To that point: I participated in EdWeek's Powering through the Recession conference in Jersey City a few weeks ago, sitting on a panel at the end of the day to discuss finding new sources of support for schools. As I listened to other speakers and talked with audience members throughout the day, I was struck by the fact that no one was talking about how to respond to the recession.

No one discussed layoffs, operational efficiencies, or alternate sources of support: instead, they were all focused on how they could spend the stimulus money so that they could make a case for ongoing funding. (The two leading contenders, by the way, were teacher training and new data systems.) To be clear, I haven't heard anyone outside that event suggest even a possibility of continued funding; the USDOE has been pretty clear that it's a one-time event. But the people in that room were convinced that it would keep flowing, so long as they could show some kind of progress.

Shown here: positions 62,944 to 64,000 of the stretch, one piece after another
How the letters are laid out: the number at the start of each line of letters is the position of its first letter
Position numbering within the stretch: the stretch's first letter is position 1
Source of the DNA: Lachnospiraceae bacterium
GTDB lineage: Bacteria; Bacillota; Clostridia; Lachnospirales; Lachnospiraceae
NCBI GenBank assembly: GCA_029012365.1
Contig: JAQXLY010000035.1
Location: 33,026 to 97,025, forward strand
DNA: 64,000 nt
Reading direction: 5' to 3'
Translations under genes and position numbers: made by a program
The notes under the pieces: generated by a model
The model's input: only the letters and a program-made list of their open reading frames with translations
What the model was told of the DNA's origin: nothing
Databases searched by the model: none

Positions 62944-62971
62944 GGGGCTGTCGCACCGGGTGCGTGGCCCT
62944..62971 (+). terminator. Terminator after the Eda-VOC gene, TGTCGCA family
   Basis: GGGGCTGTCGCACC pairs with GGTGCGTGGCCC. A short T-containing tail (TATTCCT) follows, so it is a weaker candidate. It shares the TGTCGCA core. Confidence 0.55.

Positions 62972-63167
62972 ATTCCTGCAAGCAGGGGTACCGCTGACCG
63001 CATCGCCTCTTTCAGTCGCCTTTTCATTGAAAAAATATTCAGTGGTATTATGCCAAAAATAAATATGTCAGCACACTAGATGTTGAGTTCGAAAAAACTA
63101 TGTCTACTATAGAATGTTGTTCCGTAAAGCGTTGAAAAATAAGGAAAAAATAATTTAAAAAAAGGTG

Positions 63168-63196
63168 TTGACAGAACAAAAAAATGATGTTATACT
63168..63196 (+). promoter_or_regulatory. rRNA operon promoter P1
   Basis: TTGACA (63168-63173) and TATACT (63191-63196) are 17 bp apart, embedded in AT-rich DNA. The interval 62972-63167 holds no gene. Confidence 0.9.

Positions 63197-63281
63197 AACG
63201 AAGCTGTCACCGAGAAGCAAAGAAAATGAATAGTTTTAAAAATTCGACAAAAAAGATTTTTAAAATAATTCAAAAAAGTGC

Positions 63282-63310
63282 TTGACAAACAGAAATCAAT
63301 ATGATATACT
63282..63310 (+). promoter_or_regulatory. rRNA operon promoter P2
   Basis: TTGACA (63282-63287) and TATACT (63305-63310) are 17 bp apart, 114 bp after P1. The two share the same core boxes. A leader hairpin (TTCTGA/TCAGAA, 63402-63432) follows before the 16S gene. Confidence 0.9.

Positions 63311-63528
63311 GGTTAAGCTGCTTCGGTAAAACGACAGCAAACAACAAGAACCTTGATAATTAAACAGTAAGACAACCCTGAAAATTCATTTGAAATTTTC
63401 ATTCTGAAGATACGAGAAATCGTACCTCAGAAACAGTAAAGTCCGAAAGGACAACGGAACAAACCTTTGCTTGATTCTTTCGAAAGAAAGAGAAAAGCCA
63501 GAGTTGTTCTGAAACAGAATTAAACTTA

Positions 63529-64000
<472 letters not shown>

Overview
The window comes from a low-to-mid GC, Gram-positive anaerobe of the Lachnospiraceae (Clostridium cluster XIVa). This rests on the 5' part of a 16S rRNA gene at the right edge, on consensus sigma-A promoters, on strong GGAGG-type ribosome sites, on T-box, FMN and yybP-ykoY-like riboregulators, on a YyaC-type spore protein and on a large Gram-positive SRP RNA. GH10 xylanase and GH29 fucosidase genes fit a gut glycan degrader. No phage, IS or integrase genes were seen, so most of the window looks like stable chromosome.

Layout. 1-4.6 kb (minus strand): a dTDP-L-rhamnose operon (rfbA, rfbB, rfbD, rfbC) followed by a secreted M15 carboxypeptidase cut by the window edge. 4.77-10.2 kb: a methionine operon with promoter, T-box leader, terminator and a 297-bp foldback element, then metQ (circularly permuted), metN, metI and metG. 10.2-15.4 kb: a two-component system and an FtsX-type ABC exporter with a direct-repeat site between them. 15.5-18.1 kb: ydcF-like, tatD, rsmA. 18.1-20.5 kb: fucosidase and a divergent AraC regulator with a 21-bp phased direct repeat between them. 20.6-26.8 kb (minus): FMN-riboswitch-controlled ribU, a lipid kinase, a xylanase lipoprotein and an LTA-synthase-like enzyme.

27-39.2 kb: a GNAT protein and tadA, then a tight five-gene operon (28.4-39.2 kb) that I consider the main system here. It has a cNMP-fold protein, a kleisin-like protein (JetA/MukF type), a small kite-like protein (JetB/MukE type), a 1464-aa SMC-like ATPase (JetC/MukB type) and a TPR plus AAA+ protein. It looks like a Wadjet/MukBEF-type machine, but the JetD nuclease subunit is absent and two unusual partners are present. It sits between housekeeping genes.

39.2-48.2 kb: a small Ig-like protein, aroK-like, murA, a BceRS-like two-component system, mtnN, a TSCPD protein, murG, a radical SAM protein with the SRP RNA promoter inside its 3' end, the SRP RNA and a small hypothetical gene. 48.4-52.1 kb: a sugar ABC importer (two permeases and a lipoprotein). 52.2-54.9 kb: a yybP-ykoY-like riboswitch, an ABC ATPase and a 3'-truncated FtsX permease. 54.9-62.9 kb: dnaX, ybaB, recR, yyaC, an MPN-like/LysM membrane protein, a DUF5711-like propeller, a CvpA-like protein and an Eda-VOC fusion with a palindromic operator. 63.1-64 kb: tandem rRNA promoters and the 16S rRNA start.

My impression was that the administrators in that room were so used to receiving all their support from the government that it framed their entire thought process. No one broke out of the box to consider other sources of support; the entire discussion was on where is the government money, what do I need to do to get it, and how can I keep it coming.

Thanks to the stimulus funds, administrators have two years to change their mindset before government funding truly does fall off a cliff. If the ARRA is truly a one-time source of funds, then its absence will expose schools and districts to a funding environment that will have eroded substantially even from the bleak landscape we see today. And at that point, they'll either look to their communities (though the smart ones will start now, to build the needed groundwork) or face some very hard decisions.